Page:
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seeing how population has clustered round the different coal-fields of our country, we shall have some idea of the influence of our mineral wealth upon our national great

may “smell of the shop" (said the lecturer), for me to say this, but I cannot help insisting upon the fact, that our metaliferous and mineral resources have done much to promote the material greatness of our country. The great variety of our geological productions is an important fact

. We have in this country the types, with one or two unimportant exceptions, of all the geological formations of the world. Passing from our western to our eastern coast, you walk over the types of nearly all the geological formations in the world. Our island being largely volcanic, has given us a vast variety of geological productions, and hence the abundant mineral resources we possess. With respect to the extent of our mineral productions, I may draw attention to the most important, namely, coal. In 1861 we had about 2,700 collieries, employing 250,000 persons, and raising about 80,000,000 tons of coal during the year. This is about three times as much coal as is produced by all other nations in the world : and it is a most important fact, that nearly all the great coal-fields of the world are in the hands of the Anglo-Saxon races, as the following table will show:

Square miles. Coal-field. Proportion.
GREAT BRITAIN ......area 120,000 12,000....., 1-10th.

178,000 3,400. .1-52nd.

204,000 1,719. .1-118th. BELGIUM


518.. .1-22nd. The United States, with an area of 24 millions of square miles, has 135,000 square miles of coal-field (or 1-17th of the whole), an area greater than the whole of our island ! Nothing more strikingly indicates the future greatness of that country than this fact, taken also in connection with another, namely, that these coal-fields are traversed by great rivers, which lay them open to the commerce of the world. Some of the states in America are remarkably rich in coal-bearing strata. Kentucky, Virginia, Ohio, and Pennsylvania, for instance, are one-third coal-field; while Illinois is three-fourths coal-field. In Russia, Prussia, and Austria, on the other hand, very little coal has ever been discovered; and hence these countries can never become commercially great. Then comes the question-Will our mineral wealth last? At the present rate of production, namely, 80 million tons a-year, we exhaust about eleven square miles a-year; and at this rate our coal-fields will last about 1,000 years. I am inclined, however, to think that they will last much longer than this, through our being able, by the aid of science, to extend our operations to greater depths; and also because new fields will, I have no doubt, be discovered. One cannot help admiring the wisdom of God, in thus storing up such boundless resources of wealth below the surface, sufficiently out of our reach to make us industrious, and yet sufficiently within our reach to make us ambitious to obtain them for our use. Every bed of coal three feet thick, contains as much fuel as the thickest forest in America would yield, and must have taken at least 1,000 years to form. Such a bed will contain about four tons of vegetable matter in every square yaru.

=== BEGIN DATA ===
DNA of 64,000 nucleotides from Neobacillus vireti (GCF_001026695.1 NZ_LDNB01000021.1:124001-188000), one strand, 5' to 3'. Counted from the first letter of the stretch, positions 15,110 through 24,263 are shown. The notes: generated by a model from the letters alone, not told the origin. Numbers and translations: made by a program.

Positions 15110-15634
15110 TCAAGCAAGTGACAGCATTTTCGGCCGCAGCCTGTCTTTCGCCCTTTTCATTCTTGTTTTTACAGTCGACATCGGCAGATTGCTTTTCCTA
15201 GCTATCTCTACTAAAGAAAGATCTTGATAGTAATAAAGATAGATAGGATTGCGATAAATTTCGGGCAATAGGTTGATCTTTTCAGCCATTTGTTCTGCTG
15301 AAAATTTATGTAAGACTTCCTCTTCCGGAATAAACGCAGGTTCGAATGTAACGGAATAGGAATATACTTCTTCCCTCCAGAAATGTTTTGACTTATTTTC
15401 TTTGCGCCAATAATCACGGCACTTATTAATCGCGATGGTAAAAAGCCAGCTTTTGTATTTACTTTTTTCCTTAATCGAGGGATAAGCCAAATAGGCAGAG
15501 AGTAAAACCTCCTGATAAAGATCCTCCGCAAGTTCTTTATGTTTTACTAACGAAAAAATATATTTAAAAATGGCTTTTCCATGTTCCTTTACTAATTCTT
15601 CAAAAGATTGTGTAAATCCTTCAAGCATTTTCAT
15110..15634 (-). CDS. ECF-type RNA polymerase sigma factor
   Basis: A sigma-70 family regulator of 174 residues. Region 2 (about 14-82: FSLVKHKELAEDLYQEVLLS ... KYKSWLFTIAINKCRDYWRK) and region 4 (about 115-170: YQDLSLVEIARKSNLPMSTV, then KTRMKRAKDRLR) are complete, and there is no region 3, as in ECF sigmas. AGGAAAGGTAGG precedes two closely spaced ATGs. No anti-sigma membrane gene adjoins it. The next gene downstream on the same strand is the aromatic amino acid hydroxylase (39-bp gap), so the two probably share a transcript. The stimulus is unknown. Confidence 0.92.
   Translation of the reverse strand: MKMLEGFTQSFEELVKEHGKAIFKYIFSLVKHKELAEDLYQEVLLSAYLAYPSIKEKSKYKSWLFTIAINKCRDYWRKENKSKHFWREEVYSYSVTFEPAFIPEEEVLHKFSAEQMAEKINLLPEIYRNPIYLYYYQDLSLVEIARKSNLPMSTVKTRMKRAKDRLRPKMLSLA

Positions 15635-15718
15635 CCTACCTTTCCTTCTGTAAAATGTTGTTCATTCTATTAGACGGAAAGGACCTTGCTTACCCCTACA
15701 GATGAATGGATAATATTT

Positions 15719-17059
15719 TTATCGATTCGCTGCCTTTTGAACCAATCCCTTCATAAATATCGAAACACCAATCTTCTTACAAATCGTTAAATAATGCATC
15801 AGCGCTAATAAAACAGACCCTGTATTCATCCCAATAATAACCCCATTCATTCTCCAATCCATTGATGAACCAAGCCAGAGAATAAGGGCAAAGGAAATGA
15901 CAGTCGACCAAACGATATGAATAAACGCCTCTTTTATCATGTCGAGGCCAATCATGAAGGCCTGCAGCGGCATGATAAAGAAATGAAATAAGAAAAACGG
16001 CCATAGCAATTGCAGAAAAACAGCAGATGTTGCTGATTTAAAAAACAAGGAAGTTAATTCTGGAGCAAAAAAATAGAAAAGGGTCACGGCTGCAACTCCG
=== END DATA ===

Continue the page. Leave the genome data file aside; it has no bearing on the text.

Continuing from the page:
V. Our commercial and trading spirit is another source of our national greatness. I may say that no nation ever carried this to so great an extent as we do; and it has formed one important cause of our progress. Napoleon said truly of us, that “we were a nation of shopkeepers," and I think it is better to be a nation of shopkeepers, than a nation of soldiers; for the one produces wealth, while the other consunies the wealth created by others. We trade in almost everything, from bodkins to Bibles. It is quite a study to pass through the principal thoroughfares of our large towns, and see how every real or supposed want is met and supplied. Perhaps nowhere do we see more real philanthropy and benevolence than in our shop windows; one is selling at “cost price ;” another is selling “under cost price ;” and all seem resolved upon benefiting the public, at the risk of injuring themselves! It is also worth noticing the extent to which combination is carried for the purposes of trade.